Depending upon the location of the access valve 26, the refrigerant may be liquid or gas. However, if the refrigerant is liquid, then it will evaporate to a gas as it is exposed to atmospheric pressure.
In one embodiment which has been subjected to tests, the bag 28 utilizes sheets 30 and 32 which are rectangular in shape and are thirty-six inches wide by forty-eight inches long, with a heat seal being provided immediately adjacent the outer edges thereof. Such a bag is sufficient to hold twenty-eight ounces by weight of R-12 refrigerant at 140° F. This is sufficient volume to service a typical refrigerator/freezer sealed system and, in fact, can be used to service as many as three sealed systems.
The tested size is indicated for illustrative purposes, and is not limiting. However, it is desirable that the bag be of sufficient size to prevent against careless use by a technician. Particularly, if the bag is overfilled with refrigerant and liquid refrigerant is subsequently added, then the bag can break.
The use of the disclosed multi-barrier layered film material provides a bag which is safe for a user thereof and any observers. The bag is never more than one psi above atmospheric pressure. In tests, the use of the film material permits expansion to approximately 350% of bag volume prior to breakage. In fact, in tests arranged to provide extreme high pressure conditions, the bag 28 failed by biaxial extension, always remote from the heat seal area 34 or tube connection 40. The pressure goes through a peak after which the bag 28 is in a yielding mode and the pressure thus decreases. In view of the above, it is believed that it would be extremely difficult for a user under ordinary circumstances to overfill a bag 28 to the point of rupturing. Even if a fully loaded bag 28 is placed in a hot environment, the bag 28 will yield to swell further to accommodate the extra volume. Because the bag 28 is of such low pressure, it is not necessary to utilize a valve in the adapter fitting 40. In the referred to overpressure tests, rather than a violent explosion, only a soft "poof" is provided upon bag breakage.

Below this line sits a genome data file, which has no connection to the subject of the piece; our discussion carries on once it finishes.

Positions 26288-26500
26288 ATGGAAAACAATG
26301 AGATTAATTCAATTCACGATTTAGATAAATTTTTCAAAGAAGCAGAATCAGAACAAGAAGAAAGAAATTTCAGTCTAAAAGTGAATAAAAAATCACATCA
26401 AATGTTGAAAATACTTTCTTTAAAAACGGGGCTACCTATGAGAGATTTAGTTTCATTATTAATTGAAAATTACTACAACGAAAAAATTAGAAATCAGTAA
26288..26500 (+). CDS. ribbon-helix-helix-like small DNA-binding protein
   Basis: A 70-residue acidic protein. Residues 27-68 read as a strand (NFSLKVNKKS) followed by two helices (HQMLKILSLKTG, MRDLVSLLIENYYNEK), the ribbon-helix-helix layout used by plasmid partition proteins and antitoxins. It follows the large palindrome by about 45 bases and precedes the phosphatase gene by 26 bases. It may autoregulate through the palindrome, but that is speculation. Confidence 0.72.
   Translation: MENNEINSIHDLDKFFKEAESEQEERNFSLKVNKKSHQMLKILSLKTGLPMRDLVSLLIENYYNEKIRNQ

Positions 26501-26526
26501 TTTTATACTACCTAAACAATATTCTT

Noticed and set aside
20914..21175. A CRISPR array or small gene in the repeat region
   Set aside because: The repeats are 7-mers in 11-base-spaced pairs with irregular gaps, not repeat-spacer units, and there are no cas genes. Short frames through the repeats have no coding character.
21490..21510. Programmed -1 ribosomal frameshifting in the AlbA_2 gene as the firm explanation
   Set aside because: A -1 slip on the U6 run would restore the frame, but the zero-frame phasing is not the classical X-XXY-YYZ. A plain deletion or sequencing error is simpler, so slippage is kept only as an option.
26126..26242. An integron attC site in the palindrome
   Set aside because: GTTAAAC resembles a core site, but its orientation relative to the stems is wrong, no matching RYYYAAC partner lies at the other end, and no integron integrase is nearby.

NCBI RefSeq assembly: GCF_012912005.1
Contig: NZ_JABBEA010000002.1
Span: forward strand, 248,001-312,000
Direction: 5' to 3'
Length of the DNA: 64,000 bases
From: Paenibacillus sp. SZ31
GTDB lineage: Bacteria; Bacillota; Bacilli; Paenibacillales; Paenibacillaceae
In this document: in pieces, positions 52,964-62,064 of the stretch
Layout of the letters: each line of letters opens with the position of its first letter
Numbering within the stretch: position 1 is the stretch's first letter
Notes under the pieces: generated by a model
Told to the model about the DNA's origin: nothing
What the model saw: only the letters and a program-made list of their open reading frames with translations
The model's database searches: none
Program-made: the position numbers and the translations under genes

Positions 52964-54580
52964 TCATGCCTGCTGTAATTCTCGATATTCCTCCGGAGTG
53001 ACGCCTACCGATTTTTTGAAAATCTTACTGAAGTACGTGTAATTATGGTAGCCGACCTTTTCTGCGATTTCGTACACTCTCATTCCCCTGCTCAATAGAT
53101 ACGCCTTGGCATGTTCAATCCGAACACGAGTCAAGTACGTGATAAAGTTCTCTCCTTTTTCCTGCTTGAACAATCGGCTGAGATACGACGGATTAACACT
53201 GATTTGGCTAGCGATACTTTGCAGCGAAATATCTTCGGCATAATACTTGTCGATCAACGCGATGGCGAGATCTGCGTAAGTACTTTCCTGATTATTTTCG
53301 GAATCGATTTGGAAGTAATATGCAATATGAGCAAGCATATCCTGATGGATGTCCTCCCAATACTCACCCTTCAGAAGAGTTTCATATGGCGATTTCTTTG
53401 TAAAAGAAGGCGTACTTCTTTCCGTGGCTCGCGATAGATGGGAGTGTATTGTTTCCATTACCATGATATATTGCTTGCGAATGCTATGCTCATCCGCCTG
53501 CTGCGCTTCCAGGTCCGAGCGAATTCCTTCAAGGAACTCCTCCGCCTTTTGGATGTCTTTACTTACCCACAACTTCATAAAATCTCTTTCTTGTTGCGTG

By using the disclosed film material and fitting adapter 40, the bag 28 is relatively inexpensive, estimated at approximately $10.00 per unit. Thus, it can easily be afforded by small repair shops and service operations and it can be used in a safe and efficient manner to remove and capture refrigerants.
The use of the above-described system and method permits a technician to immediately take steps which are useful in the recycling and/or disposal of the refrigerant. As discussed above, the refrigerant purged into the bag 28 contains compressor oil and may include contaminants from the sealed system. In the bag 28, the refrigerant separates from the compressor oil and any possible contaminant. Thus, when the refrigerant is removed from the bag for recovery or disposal it can be done without the contaminants or compressor oil, thus providing initial purification of the refrigerant. In order to enhance additional steps of purification, a material, illustrated schematically at 64 in FIG. 1, can be inserted in the bag interior space 36, before or after the capturing of the refrigerant.